Mushrooms sauteed in butter transform from bland and rubbery to soft with a subtle, nutty flavor in a matter of minutes. Use this basic technique to soften mushrooms for cream of mushroom soup or to top a sizzling hot steak, using mushroom varieties such as white mushrooms, portabellas or chanterelles. Sliced or minced mushrooms brown are easy to brown evenly, but you can also cook small, whole mushrooms with this method. The key to successful sauteing is allowing the mushrooms to rest long enough to turn brown without sticking to the pan or burning.
Melt the butter in a skillet over medium heat until it begins bubbling slightly. Melt roughly 1 tablespoon of butter for every 1 pound of mushrooms you wish to cook.
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Spread the mushrooms evenly in the pan and add spices such as salt and pepper to taste. Stir the mushrooms to coat them evenly with the butter. The mushrooms quickly absorb the butter in the pan, but there's no need to add more butter.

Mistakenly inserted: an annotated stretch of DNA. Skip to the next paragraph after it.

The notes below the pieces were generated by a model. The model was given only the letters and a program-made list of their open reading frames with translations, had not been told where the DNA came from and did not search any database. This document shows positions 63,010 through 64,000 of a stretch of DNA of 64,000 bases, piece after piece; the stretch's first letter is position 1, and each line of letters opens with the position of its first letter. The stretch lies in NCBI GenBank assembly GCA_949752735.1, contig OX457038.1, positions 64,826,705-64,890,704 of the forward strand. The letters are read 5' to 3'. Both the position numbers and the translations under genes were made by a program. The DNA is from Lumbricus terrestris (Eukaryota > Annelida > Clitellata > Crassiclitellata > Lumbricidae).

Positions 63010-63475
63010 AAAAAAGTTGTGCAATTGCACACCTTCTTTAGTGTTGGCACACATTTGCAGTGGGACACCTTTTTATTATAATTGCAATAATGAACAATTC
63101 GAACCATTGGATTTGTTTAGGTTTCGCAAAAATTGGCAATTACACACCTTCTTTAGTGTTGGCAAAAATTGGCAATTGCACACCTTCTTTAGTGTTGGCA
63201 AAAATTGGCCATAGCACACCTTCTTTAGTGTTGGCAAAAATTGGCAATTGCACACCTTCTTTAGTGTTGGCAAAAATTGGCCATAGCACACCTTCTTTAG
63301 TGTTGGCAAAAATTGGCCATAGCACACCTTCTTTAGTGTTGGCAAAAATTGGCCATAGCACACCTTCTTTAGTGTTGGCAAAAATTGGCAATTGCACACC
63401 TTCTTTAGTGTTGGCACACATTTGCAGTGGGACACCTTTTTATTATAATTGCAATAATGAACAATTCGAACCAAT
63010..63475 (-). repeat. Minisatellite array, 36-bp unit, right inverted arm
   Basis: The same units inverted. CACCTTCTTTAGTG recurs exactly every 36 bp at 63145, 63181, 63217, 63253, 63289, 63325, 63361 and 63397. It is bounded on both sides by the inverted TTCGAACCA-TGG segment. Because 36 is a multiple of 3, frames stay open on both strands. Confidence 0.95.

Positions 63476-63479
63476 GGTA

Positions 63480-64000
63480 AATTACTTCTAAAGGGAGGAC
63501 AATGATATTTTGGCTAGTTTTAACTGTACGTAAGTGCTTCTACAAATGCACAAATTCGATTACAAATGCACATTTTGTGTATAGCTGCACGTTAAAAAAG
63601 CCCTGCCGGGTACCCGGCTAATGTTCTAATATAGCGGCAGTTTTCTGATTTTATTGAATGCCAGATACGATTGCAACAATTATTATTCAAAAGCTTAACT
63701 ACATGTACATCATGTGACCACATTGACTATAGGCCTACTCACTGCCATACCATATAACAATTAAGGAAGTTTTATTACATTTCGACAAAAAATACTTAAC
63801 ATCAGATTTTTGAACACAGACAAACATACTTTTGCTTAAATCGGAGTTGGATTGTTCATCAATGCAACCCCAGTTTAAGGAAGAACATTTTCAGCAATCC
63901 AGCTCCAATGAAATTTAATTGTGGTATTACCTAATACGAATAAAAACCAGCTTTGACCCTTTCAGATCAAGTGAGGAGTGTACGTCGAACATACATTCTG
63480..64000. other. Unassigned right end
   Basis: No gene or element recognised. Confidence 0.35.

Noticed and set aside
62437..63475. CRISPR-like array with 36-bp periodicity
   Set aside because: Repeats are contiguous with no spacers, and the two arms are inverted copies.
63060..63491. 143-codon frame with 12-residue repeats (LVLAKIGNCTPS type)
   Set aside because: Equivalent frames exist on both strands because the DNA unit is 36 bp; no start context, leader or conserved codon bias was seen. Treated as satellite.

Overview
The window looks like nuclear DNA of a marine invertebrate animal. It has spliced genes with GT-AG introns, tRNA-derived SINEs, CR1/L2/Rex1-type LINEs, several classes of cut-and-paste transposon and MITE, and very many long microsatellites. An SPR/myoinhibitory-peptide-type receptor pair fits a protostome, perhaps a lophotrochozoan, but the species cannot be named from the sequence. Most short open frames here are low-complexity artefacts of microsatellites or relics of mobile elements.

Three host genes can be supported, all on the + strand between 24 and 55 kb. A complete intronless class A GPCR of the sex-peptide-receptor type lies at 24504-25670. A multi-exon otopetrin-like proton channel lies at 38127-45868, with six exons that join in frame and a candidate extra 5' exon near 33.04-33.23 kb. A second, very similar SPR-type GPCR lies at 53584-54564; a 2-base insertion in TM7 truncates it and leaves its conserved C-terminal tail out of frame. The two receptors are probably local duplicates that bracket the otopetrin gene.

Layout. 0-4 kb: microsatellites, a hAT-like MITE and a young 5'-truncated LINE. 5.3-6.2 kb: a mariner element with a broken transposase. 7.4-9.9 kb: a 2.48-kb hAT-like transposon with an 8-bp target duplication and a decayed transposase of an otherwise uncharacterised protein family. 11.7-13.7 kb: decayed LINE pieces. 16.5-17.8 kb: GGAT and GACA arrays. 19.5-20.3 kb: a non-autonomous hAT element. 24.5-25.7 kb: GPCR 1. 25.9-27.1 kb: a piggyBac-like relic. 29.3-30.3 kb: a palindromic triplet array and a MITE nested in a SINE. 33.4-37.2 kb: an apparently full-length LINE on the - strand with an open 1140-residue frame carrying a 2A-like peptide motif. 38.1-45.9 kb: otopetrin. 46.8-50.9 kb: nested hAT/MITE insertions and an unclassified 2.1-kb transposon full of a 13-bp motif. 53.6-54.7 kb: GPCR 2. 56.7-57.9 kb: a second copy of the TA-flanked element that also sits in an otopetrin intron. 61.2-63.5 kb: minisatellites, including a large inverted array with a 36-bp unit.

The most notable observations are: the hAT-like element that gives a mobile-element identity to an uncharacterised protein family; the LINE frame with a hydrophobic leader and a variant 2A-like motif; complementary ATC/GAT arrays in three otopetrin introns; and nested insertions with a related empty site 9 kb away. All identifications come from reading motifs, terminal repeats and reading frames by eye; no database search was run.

Stir frequently while cooking for about 3 minutes, or until the mushrooms begin to release their moisture, leaving a bit of juice in the bottom of the pan.
Turn the burner up to high heat to cook off the excess water. Saute the mushrooms for roughly 7 to 10 minutes more, stirring about once every minute to prevent sticking and ensure even browning.
Remove the mushrooms from the skillet when they are evenly brown.
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If you want to saute mushrooms and onions together, add the onions to the skillet first. Toss in the mushrooms just when the onions begin to sweat -- release their moisture -- and soften.